The First Anglo-Maratha War (1775-1782 A.D.):


The First Anglo-Maratha War was a direct outcome of the involvement of the English in the internal politics of the Marathas with the motive of expanding their territories. A bitter struggle for Peshwaship between Madhav Rao II (the infant son of the murdered Peshwa, Narayan Rao) and Raghunath Rao (an uncle of Narayan Rao who had been responsible for his murder) prompted the East India Company to interfere in favour of the latter.

A Dipiction of teh Anglo-Maratha War


The Maratha chiefs were united under the leadership of Nana Fadnavis who supported the claim of the infant Peshwa Madhav Rao II. The Maratha army defeated the British army sent from Bombay. Warren Hastings sent an army from Bengal. The war dragged on for 4 years. The Marathas won a decisive victory

Warren Hastings


The long war with the Marathas came to an end by the Treaty of Salbai (1782). It provided for the mutual restitution of each other’s territories. Raghunath Rao was pensioned off. Madhav Rao II was recognised as the Peshwa. The British gained little out of this war except the island of Salsette.

However, the treaty inaugurated an era of 20 years of peace with the Marathas. The Company used this period to subjugate Mysore and strengthen their position in Bengal. But the Maratha chiefs frittered away their energy in bitter conflicts among themselves.

The Second Maratha War (1803 A.D. – 1805 A.D.):


After Madhav Rao II’ s death, Peshwa Baji Rao II succeeded him. He was a weak ruler. In spite of their internal conflicts, Mahadaji Sindhia and Nana Fadnavis had succeeded in keeping the Marathas united. But after their death, the various Maratha chiefs, blind to the real danger from the rapidly increasing British power, were engaged in bitter strife with one another to control the Peshwa. This power struggle among them proved to be their undoing.

Mahadaji Sindhia

In 1802, when Holkar defeated the combined armies of Peshwa Baji Rao II and Sindhia, Baji Rao fled to Bassein and sought British protection. He accepted the subsidiary alliance and was installed in Poona by the Company.


Alarmed by the growing power of the British, Sindhia and Bhonsle declared war against them. But their combined forces were defeated.


Both Sindhia and Bhonsle had to accept all the terms of the subsidiary alliance. They had also to surrender large tracts of valuable land. An English Resident was posted in their territories. Holkar, who had remained neutral in the second Anglo-Maratha War, took up arms against the English. He was subsequently defeated and his capital Indore was captured.

Wellesley’s policy of conquest was proving to be very expensive for the Company. So he was recalled from India.Wellesley’s successor George Barlow signed a peace treaty with Holkar in 1806. He restored his kingdom to Holkar. The defeat of the Marathas in the second Anglo-Maratha War was a severe blow to their power and prestige.

The Third Anglo-Maratha War (1817 A.D.-1818 A.D.):


After the Second Anglo-Maratha War, the Marathas made one last attempt to shake off the Company’s yoke. Peshwa Baji Rao II began to resent the control of the British Resident. Further, Lord Hastings forced him to renounce the headship of the Maratha confederacy and surrender more territory to the Company.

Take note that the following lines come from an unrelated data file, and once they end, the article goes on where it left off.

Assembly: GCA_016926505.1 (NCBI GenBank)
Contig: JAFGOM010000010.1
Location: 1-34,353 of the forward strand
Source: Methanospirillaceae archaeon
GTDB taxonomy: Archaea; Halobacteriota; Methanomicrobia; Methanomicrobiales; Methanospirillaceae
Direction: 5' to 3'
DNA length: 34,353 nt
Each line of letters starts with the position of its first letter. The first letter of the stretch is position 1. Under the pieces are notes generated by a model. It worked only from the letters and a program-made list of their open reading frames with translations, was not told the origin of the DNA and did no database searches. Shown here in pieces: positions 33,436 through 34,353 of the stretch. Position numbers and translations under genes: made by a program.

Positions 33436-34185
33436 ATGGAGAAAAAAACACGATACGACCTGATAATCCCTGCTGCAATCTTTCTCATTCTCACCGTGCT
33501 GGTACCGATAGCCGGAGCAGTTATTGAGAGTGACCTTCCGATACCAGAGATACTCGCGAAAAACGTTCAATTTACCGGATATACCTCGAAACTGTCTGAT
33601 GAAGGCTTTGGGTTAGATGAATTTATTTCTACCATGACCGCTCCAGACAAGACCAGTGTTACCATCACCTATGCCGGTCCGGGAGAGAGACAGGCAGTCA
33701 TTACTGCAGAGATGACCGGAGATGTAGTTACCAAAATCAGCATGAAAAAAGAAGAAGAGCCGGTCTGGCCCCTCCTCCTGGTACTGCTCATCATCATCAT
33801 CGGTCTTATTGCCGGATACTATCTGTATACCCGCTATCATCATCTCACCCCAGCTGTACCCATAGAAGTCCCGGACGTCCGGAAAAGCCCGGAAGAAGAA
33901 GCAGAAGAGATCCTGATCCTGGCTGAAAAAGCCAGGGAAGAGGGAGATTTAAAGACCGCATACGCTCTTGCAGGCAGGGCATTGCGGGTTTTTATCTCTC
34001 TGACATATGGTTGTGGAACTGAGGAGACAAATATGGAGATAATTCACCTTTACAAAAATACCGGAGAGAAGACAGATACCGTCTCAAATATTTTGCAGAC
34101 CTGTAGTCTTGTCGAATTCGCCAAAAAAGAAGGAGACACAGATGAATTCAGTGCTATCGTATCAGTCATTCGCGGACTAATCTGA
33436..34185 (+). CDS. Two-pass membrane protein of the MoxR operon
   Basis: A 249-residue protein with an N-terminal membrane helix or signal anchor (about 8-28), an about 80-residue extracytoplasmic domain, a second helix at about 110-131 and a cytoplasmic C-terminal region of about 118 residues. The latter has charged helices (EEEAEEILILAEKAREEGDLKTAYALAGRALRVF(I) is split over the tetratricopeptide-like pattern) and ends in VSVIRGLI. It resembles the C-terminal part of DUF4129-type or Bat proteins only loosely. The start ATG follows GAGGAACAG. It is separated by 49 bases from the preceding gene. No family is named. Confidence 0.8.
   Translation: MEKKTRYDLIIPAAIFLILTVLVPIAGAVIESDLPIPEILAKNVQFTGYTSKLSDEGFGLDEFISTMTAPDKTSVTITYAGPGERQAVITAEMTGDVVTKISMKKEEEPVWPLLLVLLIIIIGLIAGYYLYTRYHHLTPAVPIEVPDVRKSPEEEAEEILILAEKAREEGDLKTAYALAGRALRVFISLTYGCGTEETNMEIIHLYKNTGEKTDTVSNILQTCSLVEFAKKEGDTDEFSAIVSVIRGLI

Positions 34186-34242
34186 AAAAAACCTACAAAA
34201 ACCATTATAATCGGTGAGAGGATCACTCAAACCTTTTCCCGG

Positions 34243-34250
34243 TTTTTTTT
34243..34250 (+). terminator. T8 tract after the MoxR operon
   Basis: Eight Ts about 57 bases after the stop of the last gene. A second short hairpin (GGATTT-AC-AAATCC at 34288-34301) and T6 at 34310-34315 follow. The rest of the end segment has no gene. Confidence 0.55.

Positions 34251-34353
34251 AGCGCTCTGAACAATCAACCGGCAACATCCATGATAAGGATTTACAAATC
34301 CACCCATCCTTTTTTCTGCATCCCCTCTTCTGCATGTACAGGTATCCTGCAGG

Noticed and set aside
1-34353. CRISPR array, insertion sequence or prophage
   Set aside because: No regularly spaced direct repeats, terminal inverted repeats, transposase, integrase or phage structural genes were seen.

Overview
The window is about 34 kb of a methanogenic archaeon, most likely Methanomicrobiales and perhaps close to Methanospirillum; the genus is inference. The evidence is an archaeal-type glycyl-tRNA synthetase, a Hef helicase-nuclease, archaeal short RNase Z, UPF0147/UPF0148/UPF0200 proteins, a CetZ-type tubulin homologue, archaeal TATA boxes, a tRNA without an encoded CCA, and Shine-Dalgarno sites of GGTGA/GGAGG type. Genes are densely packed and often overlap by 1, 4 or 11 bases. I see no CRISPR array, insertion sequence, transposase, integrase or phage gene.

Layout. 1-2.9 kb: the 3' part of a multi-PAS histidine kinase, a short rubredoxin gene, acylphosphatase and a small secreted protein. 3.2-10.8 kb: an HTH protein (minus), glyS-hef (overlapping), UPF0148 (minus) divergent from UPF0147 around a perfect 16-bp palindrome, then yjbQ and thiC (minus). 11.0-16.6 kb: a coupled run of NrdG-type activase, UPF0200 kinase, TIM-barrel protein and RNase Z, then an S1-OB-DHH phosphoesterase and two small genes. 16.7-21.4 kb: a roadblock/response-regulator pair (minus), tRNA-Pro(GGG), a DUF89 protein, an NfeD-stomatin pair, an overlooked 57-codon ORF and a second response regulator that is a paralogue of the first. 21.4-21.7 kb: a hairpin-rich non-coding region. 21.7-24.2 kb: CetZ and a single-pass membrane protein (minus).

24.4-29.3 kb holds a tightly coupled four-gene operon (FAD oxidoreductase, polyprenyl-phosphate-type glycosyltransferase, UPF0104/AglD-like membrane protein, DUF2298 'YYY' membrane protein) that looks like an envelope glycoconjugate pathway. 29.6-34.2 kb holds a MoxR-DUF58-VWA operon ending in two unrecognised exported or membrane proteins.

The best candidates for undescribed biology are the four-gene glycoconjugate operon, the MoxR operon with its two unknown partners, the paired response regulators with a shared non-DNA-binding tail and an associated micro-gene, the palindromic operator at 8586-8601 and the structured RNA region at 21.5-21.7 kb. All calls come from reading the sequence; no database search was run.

The Third Anglo-Maratha War started in 1817 when the Peshwa, with the support of Bhonsle and Holkar, attacked and burnt down the British Residency in Kirkee near Pune. But the English decisively defeated them. Within a year the entire Maratha confederacy was subjugated.


Peshwa Baji Rao II was deposed and deported to Bithur. But he was granted a pension of Rs 8 lakh a year. His territories were annexed. The hereditary post of Peshwa was abolished. A small state, Satara, was created out of the Peshwa’s territories and a descendant of Shivaji was installed on the throne.

The Maratha leaders ceded large portions of their territories to the English. All of them accepted the system of subsidiary alliance. The Marathas were the only Indian powers who were capable of succeeding the Mughals. They had risen to power with the decline of the Mughal Empire, but were nearly wiped out by the British. Only the Punjab retained her independence.

Causes of Maratha Failure:

1. The Maratha chiefs failed to unite even in times of crisis. The English took advantage of this disunity.

2. By the end of the 18th century the Marathas had lost some of their ablest leaders. But they failed to produce leaders like Baji Rao I, Mahadaji Sindhia or Nana Fadnavis.

3. The Marathas lacked an efficient system of administration or a sound economic policy. The system of extorting chauth and sardesmukhi made them lose the loyalty of the conquered people.

4. The British were equipped with modern military techniques. With their outmoded methods of warfare, the Marathas were easily defeated by the English.

The Annexation of the Punjab:

The loose confederation of the Sikhs of Punjab was unified into a compact powerful unit by Ranjit Singh. He expanded his empire through conquests. To check his advance beyond the Sutlej the East India Company persuaded Ranjit Singh to sign the Treaty of Amritsar (1809). By this treaty he promised not to expand east of the Sutlej and confine his conquests to the north.